A Revocable Living Trust is a legal entity that is created to hold ownership of an individual’s property and assets. Below are some of things that a Revocable Living Trust can do:
- Avoid Conservatorship and Guardianship Proceedings. A revocable living trust allows you to authorize your spouse, partner, child, or other trusted person to manage your assets should you become incapacitated and unable to manage your own affairs. Wills only become effective when you die, so they are useless in avoiding conservatorship and guardianship proceedings during your life.
- Bypass Probate. Property in a revocable living trust does not pass through probate. Property that passes using a will guarantees the probate process, which can be costly and time consuming – sometimes taking years to resolve.
- Name Beneficiaries and Provide Control. Trusts are vehicles which allow you to name beneficiaries for your assets and provide control as to how and when the assets are distributed to the beneficiaries.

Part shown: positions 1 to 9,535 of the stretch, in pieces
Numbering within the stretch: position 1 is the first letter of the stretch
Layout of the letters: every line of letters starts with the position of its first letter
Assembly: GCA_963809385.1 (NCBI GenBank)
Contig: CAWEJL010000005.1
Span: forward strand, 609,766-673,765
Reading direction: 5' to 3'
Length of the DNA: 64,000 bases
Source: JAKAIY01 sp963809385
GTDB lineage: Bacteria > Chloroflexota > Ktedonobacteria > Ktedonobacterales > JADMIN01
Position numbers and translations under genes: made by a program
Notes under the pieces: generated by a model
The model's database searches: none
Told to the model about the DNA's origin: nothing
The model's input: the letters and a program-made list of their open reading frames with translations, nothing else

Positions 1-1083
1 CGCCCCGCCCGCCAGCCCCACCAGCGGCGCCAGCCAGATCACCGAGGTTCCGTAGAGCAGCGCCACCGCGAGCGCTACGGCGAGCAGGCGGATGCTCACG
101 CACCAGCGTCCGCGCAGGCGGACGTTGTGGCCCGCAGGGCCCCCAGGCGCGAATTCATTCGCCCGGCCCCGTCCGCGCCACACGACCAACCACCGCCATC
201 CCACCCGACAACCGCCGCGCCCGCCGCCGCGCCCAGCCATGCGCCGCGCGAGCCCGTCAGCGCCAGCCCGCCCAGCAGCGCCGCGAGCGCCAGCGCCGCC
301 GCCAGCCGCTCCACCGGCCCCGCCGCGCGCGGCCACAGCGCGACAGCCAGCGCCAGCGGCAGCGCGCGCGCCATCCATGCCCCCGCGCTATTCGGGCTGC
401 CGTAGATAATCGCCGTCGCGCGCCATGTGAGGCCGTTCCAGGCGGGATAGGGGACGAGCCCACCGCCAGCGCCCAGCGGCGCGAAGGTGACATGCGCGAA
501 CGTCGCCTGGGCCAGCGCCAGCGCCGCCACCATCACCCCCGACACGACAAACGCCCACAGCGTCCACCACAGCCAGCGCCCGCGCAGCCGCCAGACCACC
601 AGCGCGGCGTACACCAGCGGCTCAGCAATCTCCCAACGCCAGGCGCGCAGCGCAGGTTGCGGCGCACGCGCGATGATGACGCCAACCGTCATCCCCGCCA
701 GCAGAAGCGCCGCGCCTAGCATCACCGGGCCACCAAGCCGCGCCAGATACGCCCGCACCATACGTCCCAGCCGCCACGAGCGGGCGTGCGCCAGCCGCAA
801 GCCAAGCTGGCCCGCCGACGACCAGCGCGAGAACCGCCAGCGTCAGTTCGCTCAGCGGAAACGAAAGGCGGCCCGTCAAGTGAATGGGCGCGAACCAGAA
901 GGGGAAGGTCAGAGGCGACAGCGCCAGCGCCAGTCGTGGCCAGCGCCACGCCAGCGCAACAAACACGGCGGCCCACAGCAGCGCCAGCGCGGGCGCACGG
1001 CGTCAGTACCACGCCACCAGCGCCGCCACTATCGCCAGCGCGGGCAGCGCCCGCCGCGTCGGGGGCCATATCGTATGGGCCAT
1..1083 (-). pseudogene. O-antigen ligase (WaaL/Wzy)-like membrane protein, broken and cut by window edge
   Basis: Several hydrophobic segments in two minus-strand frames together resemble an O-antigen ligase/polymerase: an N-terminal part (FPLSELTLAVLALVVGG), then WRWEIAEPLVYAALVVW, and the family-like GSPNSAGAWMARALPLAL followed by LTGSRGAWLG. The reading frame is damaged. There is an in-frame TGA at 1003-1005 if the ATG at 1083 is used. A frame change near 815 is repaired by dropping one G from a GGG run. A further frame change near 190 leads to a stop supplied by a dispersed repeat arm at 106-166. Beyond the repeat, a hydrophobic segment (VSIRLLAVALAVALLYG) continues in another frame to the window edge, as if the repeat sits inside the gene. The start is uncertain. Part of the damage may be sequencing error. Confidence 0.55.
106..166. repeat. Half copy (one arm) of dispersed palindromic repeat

- Maintain Privacy After Death. Wills are public documents; trusts are not. Anyone, including nosey neighbors, predators, and unscrupulous “charities” can discover the details of your estate if you have a will. Trusts allow you to maintain your family’s privacy after death.
- More Protection From Court Challenges. Although court challenges to wills and trusts occur, attacking a trust is generally much harder than attacking a will because the trust provisions are not made public.
- Provide Asset Protection. Trusts are crafted to include protective sub-trusts which allow your beneficiaries access but keep the assets from being seized by their creditors such as divorcing spouses, litigants, or bankruptcy trustees.